Ageism throughout women’s life

The feeling of unease with prejudice in different areas is something that has been with me since childhood, something that shaped who I am as a person and gradually made me embrace other causes related to what is called today Diversity.

When I was young, in a job interview, I was asked about when I intended to have children. My blunt reply to the Human Resources director made him apologize and tell me that I was the right person for the job, because professionals from Human Resources area must have a critical sense! 

The fact is that Ageism, or age prejudice, rarely operates in isolation and accompanies us, women, throughout our lives. When young, the issue of pregnancy is still a matter of concern for some more traditional managers.

When we have small children, prejudice hangs over us again: will we be able to deal with it? No matter how well we manage to balance work life with diapers, pediatricians, fevers, and school presentations, at the first sign of domestic interference at work, our male colleagues look sideways and comment among themselves how protected and privileged we are in the company, forgetting about their own mothers, wives, or daughters.

When the children finally grow up, things seem to be calmer for us: we manage to take some short courses, start a graduate course, or even go to the gym. But then parents and parents-in-law start to grow old and often have health problems. In these cases, the burden usually falls on us, women, who, used to domestic logistics, shelter the elderly in this new stage.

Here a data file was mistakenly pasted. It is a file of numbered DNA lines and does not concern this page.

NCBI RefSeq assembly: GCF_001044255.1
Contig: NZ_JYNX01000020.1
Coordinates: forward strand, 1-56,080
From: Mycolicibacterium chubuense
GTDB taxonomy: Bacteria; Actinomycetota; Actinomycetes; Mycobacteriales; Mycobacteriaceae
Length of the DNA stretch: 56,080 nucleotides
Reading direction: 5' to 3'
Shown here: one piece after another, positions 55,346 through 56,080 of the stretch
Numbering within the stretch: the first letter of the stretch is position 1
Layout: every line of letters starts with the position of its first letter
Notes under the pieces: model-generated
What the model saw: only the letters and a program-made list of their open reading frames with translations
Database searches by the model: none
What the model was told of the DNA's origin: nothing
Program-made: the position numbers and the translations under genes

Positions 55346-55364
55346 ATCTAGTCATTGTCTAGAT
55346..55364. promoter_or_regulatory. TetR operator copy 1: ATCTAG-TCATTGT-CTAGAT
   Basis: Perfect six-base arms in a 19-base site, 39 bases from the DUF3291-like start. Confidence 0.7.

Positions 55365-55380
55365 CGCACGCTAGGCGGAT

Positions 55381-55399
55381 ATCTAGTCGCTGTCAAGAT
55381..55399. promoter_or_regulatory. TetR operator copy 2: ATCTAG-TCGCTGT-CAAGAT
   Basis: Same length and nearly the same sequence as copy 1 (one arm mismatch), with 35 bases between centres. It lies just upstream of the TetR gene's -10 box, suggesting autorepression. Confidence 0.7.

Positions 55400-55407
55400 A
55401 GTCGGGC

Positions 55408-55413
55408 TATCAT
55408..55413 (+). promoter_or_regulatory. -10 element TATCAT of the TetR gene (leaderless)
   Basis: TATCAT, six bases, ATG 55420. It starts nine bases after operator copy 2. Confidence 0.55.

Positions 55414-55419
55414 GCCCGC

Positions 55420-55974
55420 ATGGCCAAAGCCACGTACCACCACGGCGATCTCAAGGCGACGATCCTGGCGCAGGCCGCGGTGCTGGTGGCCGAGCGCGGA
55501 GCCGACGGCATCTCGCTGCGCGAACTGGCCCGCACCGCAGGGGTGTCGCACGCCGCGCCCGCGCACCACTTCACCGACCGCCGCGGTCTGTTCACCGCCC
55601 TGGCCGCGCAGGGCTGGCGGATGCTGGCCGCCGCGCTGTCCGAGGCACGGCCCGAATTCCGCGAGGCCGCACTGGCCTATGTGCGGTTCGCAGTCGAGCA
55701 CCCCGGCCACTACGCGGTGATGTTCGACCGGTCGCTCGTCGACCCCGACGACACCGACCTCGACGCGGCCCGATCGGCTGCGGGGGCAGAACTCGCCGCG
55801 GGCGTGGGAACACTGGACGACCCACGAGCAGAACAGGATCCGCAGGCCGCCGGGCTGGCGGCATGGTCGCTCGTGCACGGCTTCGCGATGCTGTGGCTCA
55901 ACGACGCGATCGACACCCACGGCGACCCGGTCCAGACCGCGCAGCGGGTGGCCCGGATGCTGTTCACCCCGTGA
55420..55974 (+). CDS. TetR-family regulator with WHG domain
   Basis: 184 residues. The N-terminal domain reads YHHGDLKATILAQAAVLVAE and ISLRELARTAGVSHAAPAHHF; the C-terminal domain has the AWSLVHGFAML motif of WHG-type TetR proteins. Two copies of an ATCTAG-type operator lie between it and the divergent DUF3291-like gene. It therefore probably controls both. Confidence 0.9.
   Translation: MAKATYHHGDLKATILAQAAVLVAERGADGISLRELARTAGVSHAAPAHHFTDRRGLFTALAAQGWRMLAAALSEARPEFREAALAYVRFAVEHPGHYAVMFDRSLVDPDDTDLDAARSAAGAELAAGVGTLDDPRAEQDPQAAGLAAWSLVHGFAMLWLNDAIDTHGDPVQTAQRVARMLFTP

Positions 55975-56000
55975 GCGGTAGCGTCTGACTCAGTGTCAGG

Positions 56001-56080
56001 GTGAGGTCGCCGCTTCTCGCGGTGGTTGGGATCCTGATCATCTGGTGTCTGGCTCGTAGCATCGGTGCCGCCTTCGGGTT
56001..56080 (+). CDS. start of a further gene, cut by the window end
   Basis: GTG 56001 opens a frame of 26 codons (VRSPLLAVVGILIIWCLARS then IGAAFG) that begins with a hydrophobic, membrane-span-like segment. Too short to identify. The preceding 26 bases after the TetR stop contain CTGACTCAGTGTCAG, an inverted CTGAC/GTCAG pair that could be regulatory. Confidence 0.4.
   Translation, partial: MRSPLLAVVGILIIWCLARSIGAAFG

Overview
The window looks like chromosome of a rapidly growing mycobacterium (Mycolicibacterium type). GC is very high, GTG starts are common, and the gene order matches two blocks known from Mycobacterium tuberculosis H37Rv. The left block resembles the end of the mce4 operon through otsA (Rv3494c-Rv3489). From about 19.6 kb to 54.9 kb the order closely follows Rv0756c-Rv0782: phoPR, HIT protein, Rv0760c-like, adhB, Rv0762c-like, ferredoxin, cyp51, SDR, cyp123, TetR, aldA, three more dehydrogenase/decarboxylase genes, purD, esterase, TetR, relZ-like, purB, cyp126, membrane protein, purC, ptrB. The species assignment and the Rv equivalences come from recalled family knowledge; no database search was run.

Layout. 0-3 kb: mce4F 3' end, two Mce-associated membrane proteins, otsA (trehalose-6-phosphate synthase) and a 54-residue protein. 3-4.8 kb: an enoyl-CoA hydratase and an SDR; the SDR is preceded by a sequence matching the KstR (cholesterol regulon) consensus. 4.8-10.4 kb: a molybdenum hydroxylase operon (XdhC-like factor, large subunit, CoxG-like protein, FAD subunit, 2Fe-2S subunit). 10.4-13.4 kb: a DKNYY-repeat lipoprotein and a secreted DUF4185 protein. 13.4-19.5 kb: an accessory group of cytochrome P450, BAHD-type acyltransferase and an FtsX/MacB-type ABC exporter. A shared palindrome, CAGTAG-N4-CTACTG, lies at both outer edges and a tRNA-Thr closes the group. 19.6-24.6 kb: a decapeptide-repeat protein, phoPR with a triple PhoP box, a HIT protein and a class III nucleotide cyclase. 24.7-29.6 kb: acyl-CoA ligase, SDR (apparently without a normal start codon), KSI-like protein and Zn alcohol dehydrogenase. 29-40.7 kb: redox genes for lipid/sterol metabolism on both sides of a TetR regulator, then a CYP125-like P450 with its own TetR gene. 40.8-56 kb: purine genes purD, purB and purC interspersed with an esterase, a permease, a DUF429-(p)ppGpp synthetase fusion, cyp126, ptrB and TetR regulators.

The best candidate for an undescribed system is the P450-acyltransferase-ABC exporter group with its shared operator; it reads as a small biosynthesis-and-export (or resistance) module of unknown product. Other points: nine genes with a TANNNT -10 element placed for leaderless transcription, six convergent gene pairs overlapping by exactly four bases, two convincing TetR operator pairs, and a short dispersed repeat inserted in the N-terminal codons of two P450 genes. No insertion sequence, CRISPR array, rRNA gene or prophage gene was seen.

And our children, who today tend to remain comfortably installed at home until they are 25, 30, sometimes have their children on their own, voluntarily or not, and are not always able to afford a family financially and emotionally. And here we go, mothers, daughters and now grandparents, to deal with this situation without any major issues, after all, we are already used to getting a head start and making it happen!

As life goes on, ageism happens, bringing inexplicably petty situations to everyone, but especially to us, women, who, in addition to all that, still have to remember to dye our hair, put on makeup and stay in shape.

Think about it when someone in your company says: "- She is an excellent person, but she could take better care of herself!".

Fran Winandy